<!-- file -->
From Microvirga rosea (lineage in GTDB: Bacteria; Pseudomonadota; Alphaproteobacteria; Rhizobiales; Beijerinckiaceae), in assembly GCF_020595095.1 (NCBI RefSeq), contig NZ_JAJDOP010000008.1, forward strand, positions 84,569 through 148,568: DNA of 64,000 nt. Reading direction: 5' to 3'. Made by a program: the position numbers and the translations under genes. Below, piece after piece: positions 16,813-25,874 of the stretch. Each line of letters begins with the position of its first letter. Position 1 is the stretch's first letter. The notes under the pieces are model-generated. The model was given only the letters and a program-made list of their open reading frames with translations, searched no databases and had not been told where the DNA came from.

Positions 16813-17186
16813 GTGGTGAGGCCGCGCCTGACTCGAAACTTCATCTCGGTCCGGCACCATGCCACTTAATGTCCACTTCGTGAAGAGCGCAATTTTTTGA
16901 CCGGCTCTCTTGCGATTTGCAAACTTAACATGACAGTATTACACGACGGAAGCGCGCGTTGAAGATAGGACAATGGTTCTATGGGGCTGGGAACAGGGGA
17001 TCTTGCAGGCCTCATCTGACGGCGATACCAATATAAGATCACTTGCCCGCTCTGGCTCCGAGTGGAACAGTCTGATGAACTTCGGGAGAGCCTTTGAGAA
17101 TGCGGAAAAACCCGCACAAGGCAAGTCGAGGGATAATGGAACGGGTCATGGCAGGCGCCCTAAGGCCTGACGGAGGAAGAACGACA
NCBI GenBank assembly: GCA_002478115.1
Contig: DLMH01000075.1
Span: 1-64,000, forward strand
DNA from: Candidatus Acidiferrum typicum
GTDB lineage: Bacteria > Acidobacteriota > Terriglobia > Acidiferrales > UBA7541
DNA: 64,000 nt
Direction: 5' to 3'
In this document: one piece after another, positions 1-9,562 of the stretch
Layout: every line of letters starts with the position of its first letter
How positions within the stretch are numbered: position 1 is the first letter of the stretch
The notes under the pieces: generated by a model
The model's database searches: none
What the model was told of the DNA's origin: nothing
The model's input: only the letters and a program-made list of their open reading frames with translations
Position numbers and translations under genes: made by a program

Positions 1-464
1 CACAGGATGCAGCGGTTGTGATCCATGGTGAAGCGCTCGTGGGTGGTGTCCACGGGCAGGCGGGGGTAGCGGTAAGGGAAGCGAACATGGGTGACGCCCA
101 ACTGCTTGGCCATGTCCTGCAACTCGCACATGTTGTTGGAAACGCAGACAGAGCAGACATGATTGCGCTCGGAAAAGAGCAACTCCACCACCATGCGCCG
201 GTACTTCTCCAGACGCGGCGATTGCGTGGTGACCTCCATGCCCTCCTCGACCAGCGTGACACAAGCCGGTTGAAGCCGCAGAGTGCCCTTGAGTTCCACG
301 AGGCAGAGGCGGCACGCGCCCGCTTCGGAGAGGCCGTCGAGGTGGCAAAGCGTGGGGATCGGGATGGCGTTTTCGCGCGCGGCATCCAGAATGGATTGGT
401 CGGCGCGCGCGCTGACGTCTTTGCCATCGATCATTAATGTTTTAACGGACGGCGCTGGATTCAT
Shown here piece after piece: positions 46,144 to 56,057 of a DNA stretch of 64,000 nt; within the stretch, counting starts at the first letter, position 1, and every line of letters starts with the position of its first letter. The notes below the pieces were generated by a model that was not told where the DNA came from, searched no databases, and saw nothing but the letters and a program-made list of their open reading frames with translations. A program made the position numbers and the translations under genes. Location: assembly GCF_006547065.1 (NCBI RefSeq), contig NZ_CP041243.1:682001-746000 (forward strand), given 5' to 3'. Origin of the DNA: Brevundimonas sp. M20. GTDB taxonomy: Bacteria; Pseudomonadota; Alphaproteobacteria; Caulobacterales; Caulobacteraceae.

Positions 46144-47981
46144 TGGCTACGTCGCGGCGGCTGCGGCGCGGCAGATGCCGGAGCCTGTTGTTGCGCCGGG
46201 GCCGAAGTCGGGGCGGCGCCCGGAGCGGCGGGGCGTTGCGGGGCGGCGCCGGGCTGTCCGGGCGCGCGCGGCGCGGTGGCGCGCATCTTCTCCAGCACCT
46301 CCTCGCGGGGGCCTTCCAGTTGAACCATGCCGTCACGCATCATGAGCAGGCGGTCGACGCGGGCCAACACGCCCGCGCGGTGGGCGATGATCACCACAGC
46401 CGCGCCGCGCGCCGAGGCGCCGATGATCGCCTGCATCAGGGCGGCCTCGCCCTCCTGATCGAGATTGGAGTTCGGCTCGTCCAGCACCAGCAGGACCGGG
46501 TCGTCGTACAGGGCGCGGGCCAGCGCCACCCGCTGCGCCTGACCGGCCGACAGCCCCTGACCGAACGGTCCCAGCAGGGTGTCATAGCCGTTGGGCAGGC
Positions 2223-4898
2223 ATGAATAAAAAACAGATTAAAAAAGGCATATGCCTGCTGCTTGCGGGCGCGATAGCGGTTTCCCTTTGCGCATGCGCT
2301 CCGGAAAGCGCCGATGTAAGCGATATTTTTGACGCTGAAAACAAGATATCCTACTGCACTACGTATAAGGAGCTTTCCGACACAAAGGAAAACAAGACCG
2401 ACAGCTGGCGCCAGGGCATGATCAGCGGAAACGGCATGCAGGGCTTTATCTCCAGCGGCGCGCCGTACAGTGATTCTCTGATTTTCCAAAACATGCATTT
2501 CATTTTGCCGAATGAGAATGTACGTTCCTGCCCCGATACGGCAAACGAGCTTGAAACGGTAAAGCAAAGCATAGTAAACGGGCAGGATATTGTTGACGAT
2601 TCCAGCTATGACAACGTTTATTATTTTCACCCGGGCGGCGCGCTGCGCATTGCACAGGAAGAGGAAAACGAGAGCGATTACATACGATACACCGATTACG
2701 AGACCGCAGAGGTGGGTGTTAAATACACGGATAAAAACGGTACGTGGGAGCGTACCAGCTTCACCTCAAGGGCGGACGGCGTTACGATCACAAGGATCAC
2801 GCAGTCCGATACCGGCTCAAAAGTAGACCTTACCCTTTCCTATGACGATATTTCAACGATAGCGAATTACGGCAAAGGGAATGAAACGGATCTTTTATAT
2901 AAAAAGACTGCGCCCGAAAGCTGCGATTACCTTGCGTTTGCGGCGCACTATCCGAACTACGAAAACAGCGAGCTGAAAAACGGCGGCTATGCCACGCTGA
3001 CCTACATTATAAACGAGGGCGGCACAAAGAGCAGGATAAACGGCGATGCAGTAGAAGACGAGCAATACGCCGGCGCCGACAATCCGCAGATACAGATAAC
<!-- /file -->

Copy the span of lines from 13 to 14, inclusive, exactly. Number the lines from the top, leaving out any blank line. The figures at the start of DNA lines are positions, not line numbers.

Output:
Direction: 5' to 3'
In this document: one piece after another, positions 1-9,562 of the stretch